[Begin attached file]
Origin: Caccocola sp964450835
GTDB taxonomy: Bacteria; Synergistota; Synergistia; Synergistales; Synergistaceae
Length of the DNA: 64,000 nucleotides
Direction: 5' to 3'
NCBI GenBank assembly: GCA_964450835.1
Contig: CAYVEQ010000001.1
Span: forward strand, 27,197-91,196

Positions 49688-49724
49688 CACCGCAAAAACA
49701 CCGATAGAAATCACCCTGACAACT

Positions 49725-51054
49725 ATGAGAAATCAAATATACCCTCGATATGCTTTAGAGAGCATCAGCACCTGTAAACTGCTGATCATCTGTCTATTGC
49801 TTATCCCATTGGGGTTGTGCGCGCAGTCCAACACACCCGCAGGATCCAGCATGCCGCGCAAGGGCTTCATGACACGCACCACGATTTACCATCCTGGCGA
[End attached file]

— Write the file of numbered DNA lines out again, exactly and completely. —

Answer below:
Origin: Caccocola sp964450835
GTDB taxonomy: Bacteria; Synergistota; Synergistia; Synergistales; Synergistaceae
Length of the DNA: 64,000 nucleotides
Direction: 5' to 3'
NCBI GenBank assembly: GCA_964450835.1
Contig: CAYVEQ010000001.1
Span: forward strand, 27,197-91,196

Positions 49688-49724
49688 CACCGCAAAAACA
49701 CCGATAGAAATCACCCTGACAACT

Positions 49725-51054
49725 ATGAGAAATCAAATATACCCTCGATATGCTTTAGAGAGCATCAGCACCTGTAAACTGCTGATCATCTGTCTATTGC
49801 TTATCCCATTGGGGTTGTGCGCGCAGTCCAACACACCCGCAGGATCCAGCATGCCGCGCAAGGGCTTCATGACACGCACCACGATTTACCATCCTGGCGA